Quite a number of headlines over the past few days while I’ve been away, enjoying some time offline. As I caught up on some of the issues, it seemed appropriate to outline some of the recent developments.
As we all know, Robert Mueller has been appointed to investigate whether the Trump candidacy “colluded” with Russia during the 2016 campaign. As part of that, Mueller is looking into the circumstances surrounding Trump’s firing of former FBI Director James Comey. There were already questions about how impartial Mueller could be about the later, given his long personal and professional relationship with Comey.
Now it appears Mueller may have additional conflicts of interest regarding Russia. You see, Mueller was Comey’s predecessor as head of the FBI. During his tenure, the FBI had already discovered Russian efforts to influence the U.S.:
Federal agents used a confidential U.S. witness working inside the Russian nuclear industry to gather extensive financial records, make secret recordings and intercept emails as early as 2009 that showed Moscow had compromised an American uranium trucking firm with bribes and kickbacks in violation of the Foreign Corrupt Practices Act, FBI and court documents show.
They also obtained an eyewitness account — backed by documents — indicating Russian nuclear officials had routed millions of dollars to the U.S. designed to benefit former President Bill Clinton’s charitable foundation during the time Secretary of State Hillary Clinton served on a government body that provided a favorable decision to Moscow, sources told The Hill.
Despite having this information in 2009, the U.S. government approved in 2010 the purchase of Canada’s Uranium One (which itself controlled 1/5 of the U.S. uranium mining capacity) by Russia’s state-owned Rosatom. As Investor’s Business Daily points out:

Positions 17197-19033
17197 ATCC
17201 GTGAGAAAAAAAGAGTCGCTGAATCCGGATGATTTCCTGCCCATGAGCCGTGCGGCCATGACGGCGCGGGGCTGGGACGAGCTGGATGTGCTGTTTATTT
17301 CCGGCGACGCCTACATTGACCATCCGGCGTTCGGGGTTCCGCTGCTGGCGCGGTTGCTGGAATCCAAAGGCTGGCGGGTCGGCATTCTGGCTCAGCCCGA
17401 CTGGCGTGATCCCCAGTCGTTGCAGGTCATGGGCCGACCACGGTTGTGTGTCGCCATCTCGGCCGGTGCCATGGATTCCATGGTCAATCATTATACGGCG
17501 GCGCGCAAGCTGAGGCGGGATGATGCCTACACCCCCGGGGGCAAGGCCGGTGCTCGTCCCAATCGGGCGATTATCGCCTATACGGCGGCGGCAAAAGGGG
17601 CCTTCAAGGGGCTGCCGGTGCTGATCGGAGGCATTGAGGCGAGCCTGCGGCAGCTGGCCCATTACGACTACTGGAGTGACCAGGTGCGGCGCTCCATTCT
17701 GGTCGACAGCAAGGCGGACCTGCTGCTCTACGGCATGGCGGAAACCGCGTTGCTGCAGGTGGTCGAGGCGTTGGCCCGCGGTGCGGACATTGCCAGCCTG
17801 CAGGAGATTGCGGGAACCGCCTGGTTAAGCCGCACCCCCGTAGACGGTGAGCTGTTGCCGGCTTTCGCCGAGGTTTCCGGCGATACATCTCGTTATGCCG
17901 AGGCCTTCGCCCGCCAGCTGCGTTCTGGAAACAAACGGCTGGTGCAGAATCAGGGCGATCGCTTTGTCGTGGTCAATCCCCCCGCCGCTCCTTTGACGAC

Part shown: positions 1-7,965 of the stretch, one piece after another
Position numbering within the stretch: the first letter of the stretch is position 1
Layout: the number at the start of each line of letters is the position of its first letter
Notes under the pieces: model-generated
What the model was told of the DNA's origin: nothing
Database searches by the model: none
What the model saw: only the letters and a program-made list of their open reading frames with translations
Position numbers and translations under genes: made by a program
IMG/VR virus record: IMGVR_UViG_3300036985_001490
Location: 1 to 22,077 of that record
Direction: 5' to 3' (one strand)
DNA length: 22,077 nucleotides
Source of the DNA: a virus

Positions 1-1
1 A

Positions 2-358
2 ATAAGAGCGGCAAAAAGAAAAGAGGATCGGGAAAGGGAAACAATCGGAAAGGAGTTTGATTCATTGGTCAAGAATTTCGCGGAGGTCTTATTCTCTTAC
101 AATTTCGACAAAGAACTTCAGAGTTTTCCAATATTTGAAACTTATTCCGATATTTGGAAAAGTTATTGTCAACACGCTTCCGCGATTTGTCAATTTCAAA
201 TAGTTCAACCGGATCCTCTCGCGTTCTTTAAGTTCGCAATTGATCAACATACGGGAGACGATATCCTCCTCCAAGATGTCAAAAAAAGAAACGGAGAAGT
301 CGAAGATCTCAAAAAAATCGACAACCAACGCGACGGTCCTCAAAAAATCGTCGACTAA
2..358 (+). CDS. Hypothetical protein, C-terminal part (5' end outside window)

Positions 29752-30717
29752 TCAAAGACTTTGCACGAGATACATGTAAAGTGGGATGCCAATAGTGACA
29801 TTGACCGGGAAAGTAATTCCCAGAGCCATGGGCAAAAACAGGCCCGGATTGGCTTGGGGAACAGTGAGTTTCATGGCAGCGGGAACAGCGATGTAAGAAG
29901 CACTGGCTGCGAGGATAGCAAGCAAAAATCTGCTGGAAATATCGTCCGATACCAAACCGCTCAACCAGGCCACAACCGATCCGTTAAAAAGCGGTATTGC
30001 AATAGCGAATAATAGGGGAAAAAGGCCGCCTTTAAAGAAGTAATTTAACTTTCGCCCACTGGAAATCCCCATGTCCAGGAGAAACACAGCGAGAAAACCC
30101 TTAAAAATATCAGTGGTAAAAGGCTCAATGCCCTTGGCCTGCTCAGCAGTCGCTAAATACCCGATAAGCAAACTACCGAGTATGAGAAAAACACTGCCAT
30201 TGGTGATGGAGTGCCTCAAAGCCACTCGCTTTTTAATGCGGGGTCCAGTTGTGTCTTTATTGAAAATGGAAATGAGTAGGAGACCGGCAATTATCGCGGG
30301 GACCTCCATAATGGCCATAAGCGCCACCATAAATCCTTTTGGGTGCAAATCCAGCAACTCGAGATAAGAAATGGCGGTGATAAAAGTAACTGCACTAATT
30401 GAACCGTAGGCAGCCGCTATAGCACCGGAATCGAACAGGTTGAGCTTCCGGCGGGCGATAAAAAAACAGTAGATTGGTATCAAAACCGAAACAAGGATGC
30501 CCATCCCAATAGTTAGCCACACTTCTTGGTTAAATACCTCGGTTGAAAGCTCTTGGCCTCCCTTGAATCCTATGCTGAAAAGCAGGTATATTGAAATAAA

Does it seem strange that an American administration would OK the acquisition of 20% of America’s uranium resources by a hostile nuclear power? How could that be?
It only makes sense if you understand what else was going on, namely Hillary Clinton’s aggressive use of her State Department perch to raise money for the family “charity,” the Clinton Foundation. That Clinton used her office to the foundation’s advantage, there can be little doubt.
The Clinton Foundation took in some $145 million in contributions from Uranium One shareholders, much of it coming at about the time that deal won approval from CFIUS — the investment panel on which both Hillary Clinton and Attorney General Eric Holder conveniently sat. Is that a coincidence? Or that the Justice Department waited until 2014, the year after Hillary left office, to take any action in the Russian criminal matters? Or that details of the Uranium One deal didn’t come out until 2015, the year Eric Holder left office? Was Secretary of State Hillary Clinton’s “reset” with the Russian government in 2009 just part of a wider plan to enrich her own family foundation with Russian cash?
We’d sure like to know the answers to these and other questions. At the very least, there is a clear prima facie case to be made for an investigation into the pay-for-play behavior in the Obama administration.
So remember: when Democrats run around screaming “Russia, Russia, Russia,” it’s most likely an attempt at projection. As for the Clinton’s “charitable foundation,” it’s clear there’s only one beneficiary: the Clintons. They’ve made a career out of literally selling out the U.S. For all Trump’s shortcomings (and they are many), he at least prevented Her Hillariness from being in a position to do even more damage. It would be ironic if the investigation meant to hamstring his administration instead revealed many of the sordid details of the swamp Trump promised to drain.